News and Events of the Bering Strait School District
Sunday February 18th 2018



International Polar Year Speaker Series 2007-2008

Northwest Campus, UAF Marine Advisory Program,

and the Bering Strait School District

The clips below are displayed in reverse chronological order.

TOPIC: Alaska Native Artists: Then & Now

April 22, 2008

In this slide presentation, King Island artist  of Nome will discuss his own work and that of several other prominent contemporary Alaska Native artists. Learn about how these artists are moving away from the familiar art forms and materials of rural Alaska. They are combining academic art studies with traditional themes to create bold new pieces.

TOPIC: Eskimo Languages of Bering Strait and Beyond

April 15, 2008

The Bering Strait region is home to the world’s greatest diversity of Eskimo languages, with Inupiaq, Central Yupik, St. Lawrence Island Yupik and even Naukan Yupik in Siberia. This talk will explain how this situation came to be, what the languages and dialects are and how they are related, and their value to Alaska and the world. Samples of the languages will be presented along with relevant publications.

Lawrence Kaplan is professor of linguistics at the University of Alaska Fairbanks and director of the Alaska Native Language Center. His primary linguistic work has been with Inupiaq, and he has spent time with several Bering Strait groups, mostly recently the King Islanders. Kaplan edited the book King Island Tales, in which King Island elders talk about history and personal experiences of their community.

TOPIC: Storms of the Bering Sea: Not Just Leftover Typhoons

January 29, 2008


Every fall brings storms that pound the west coast of Alaska. Where do they come from and why do they cause so many problems? This talk will explore the life-cycles of these dangerous events. Most storms in the Alaska region start life elsewhere but often they receive a powerful burst of new life over the Bering Sea. This turns a dying system into a potential killer that creates real hazards for anyone who makes a living on the ocean, inshore or out at sea, and that brings damaging coastal erosion and possible long-term impacts in the coastal zone.

David Atkinson is an assistant professor who teaches in the Atmospheric Sciences Department and conducts research at the International Arctic Research Center, both at the University of Alaska Fairbanks. He focuses on high latitude storms and their interaction with arctic coastal regions. David is a child of the north, being born in northern Alberta in Canada, and his entire academic and working career has dealt with arctic issues.

TOPIC: Bering Strait Artifacts, European Museums, and World History

January 15, 2008


Most of us have seen impressive examples of Bering Strait tools and artifacts, but would it surprise you to know that some of the oldest Bering Strait ethnographic objects are housed in European museums? Beginning in the 1700s, Russia and Great Britain sent naval ships to the western arctic. The two countries were competing to find the Northwest Passage and to establish trading posts in the fur-rich north. As part of their quest, officers were ordered to collect and trade tools with indigenous residents of the Bering Strait both for scientific inquiry and as “trophies” of their travels. Upon returning home, the officers presented these objects to various museums. This presentation will explain where historic Bering Strait ethnographic object collections are within European museums and describe how each collection got there.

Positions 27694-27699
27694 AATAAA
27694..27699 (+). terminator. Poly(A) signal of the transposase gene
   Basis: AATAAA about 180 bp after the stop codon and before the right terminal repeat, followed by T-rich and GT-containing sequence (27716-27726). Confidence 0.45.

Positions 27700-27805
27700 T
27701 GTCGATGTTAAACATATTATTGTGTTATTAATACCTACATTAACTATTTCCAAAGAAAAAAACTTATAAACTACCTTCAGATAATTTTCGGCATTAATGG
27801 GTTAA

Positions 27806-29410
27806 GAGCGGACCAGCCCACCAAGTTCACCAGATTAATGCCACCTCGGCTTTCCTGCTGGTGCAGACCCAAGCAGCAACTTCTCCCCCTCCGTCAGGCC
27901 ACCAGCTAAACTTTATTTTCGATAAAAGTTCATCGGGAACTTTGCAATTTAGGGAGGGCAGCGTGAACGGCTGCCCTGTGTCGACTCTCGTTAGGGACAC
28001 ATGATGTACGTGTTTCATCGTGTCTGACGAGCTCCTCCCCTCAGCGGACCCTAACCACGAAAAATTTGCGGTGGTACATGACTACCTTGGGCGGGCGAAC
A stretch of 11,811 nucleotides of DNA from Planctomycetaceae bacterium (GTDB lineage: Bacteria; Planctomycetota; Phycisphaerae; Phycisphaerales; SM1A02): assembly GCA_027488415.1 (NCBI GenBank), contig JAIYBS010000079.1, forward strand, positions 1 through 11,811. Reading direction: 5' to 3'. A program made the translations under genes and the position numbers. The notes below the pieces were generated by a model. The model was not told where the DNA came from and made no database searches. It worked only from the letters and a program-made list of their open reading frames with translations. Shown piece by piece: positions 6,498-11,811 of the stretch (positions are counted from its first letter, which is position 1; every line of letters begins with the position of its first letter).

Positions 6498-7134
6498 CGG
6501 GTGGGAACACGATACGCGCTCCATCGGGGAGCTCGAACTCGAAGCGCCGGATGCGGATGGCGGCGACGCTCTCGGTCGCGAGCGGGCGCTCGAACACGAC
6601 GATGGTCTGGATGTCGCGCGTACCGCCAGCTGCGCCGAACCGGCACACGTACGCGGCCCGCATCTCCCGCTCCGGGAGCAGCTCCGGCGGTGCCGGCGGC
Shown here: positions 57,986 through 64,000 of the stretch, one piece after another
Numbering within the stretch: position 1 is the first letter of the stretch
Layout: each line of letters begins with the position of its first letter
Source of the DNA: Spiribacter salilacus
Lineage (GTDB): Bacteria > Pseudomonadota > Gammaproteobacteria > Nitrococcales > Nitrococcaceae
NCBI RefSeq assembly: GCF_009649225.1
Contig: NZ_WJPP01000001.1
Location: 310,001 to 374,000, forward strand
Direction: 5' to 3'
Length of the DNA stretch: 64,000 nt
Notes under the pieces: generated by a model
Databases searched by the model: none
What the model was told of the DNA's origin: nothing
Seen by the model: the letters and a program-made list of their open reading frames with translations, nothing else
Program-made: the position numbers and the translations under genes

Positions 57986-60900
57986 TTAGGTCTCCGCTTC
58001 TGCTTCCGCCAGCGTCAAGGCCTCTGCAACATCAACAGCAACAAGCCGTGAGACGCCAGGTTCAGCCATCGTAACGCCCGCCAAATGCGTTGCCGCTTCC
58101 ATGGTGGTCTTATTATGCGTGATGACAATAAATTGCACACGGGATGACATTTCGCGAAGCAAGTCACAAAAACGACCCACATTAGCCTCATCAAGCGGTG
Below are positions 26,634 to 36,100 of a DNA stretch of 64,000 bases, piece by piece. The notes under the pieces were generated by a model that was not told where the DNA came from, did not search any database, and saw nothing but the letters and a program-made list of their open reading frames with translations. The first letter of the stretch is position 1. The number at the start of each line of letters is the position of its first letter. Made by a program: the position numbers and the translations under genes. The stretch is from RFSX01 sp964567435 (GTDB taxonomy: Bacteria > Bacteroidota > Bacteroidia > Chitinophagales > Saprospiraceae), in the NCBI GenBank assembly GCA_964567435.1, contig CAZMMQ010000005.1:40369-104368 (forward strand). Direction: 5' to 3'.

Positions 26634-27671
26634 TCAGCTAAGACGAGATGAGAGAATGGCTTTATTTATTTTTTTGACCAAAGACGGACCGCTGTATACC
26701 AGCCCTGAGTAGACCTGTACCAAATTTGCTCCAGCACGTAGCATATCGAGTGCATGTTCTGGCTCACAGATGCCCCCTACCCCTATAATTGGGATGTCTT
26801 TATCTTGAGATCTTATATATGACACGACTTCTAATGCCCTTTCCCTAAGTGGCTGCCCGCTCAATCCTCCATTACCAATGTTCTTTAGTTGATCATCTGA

Amber Lincoln is an anthropology doctoral candidate at the University of Aberdeen, Scotland. She studied at UAF and then went to the United Kingdom for graduate school.

TOPIC: Sea Ice Monitoring and the Bering Strait

November 27, 2007


The narrow Bering Strait acts as a “choke point,” controlling the exchange of water between the Pacific and Atlantic oceans. This makes St. Lawrence Island a perfect platform for observing changes in sea ice and the oceans during subsistence and commercial harvests, through the community-based Arctic Observing Network.

Researcher Susan Sugai will discuss recent findings on climate change involving the Bering Sea, some looming unknowns, and why she believes Bering Strait residents, from elders to youth, are key to developing ways to deal with future climate changes.

Susan Sugai came to Alaska in 1978 as a graduate student and received her Ph.D. in oceanography from the University of Alaska in 1985. She is associate director of the
University of Alaska Fairbanks Center for Global Change and the NOAA-University of Alaska Cooperative Institute for Arctic Research. She develops, coordinates, and
implements interdisciplinary research and education related to the role of the Arctic and sub-Arctic in the Earth system, and stimulates and facilitates global change research in the region.